What I’ve decided to do was I always emphasize that Make Love Not Porn is not anti-porn because the issue isn’t porn. The issue is that we don’t talk about sex in the real world. If we did, amongst a whole host of other benefits, people would then bring a real world mindset when they view what is simply manufactured entertainment. Our tagline at Make Love Not Porn is, “Pro-sex. Pro-porn. Pro-knowing the difference.” Our mission is one thing only, which is to help make it easier for the world to talk about sex. Talk about sex open, honestly in the public domain. By that I mean parents to kids, teachers to classrooms, everyone to everyone, and crucially talk about sex open and honestly privately in your intimate relationships. I decided therefore to take every dynamic in social media and apply them to this one area no other social network platform will go in order to socialize sex and to make real world sex and talking about it socially acceptable and therefore ultimately just as socially shareable as anything else we share on Facebook, Tumblr, Twitter, Instagram.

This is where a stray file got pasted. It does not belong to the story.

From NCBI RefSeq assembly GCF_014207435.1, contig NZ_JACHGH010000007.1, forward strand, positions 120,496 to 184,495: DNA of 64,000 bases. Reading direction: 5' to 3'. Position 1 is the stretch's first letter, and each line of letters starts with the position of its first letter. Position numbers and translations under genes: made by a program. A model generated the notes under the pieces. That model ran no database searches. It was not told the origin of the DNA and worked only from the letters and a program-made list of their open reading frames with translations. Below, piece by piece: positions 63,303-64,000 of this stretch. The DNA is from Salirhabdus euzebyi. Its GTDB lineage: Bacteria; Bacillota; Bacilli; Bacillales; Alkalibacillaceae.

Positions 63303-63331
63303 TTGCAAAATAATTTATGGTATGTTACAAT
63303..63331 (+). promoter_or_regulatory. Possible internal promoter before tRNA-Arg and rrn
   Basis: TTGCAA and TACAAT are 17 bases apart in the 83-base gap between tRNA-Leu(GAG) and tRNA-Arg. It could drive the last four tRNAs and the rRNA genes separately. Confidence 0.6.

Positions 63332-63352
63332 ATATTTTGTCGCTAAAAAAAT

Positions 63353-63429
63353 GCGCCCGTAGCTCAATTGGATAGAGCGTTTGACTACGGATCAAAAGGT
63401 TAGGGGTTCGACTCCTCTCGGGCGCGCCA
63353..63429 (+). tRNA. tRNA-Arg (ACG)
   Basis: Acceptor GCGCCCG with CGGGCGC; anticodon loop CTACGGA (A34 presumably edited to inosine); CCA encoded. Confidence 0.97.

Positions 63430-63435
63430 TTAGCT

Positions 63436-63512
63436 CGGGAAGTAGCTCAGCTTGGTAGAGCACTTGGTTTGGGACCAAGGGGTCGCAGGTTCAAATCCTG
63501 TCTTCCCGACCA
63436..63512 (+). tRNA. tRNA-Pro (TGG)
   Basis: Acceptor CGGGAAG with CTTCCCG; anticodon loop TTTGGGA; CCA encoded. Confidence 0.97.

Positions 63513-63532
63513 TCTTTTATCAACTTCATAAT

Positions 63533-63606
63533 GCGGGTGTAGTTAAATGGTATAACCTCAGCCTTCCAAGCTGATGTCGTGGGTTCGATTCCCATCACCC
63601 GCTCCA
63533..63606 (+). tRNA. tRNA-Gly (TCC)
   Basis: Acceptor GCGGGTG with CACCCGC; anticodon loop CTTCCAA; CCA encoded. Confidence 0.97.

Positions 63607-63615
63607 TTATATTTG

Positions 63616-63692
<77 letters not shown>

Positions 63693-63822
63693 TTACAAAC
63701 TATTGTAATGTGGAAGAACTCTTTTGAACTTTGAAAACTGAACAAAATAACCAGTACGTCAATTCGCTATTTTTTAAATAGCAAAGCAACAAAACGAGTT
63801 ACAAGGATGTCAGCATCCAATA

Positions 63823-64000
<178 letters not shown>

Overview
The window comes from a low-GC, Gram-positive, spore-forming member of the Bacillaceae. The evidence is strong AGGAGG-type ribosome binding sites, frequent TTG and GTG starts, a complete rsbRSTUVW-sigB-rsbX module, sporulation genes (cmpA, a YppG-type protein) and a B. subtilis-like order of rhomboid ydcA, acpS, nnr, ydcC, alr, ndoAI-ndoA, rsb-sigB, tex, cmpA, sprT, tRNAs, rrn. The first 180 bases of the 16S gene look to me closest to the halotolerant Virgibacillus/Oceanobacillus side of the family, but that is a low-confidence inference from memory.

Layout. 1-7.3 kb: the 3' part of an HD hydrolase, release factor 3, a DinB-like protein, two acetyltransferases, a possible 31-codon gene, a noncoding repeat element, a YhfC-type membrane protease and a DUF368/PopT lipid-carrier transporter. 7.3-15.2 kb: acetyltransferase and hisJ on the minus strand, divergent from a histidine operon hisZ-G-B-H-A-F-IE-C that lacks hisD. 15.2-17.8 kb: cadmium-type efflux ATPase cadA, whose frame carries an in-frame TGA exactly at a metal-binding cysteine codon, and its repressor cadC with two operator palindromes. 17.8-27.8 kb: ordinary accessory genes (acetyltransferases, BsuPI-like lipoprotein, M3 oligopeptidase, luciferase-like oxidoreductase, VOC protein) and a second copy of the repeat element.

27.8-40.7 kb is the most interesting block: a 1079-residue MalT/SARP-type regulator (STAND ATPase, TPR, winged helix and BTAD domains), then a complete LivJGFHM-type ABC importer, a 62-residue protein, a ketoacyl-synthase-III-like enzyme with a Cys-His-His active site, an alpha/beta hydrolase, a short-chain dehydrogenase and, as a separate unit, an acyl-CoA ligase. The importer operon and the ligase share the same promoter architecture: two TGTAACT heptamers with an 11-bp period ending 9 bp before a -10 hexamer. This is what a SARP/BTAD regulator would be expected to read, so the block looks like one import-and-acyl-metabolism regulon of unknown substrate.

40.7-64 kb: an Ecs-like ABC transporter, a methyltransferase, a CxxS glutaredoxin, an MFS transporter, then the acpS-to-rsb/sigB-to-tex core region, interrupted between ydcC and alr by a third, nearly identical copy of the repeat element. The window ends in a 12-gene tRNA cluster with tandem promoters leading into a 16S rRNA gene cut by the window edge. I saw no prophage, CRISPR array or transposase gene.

A little over four years ago now, my team and I launched the first stage of this mission, MakeLoveNotPorn.tv, which is an entirely user-generated crowd sourced video sharing platform that celebrates real world sex. Anyone from anywhere in the world can submit to us videos of themselves having real world sex. We’re very clear what we mean by this. We are not porn. We’re not amateur. We’re building a whole new category that has never previously existed: social sex. Our competition isn’t porn. It’s Facebook and YouTube, or rather it would be if Facebook and YouTube allowed sexual self-expression, self-identification, which they don’t. Social sex videos on Make Love Not Porn are not about performing for the camera. They’re simply about doing what you’re doing every other social platform, capturing what goes on in the real world as it happens spontaneously in all its funny, messy, glorious, silly, beautiful, ridiculous, wonderful humanness. To make sure of that, whatever video, don’t publish unless it’s real, and we have a revenue-sharing business model.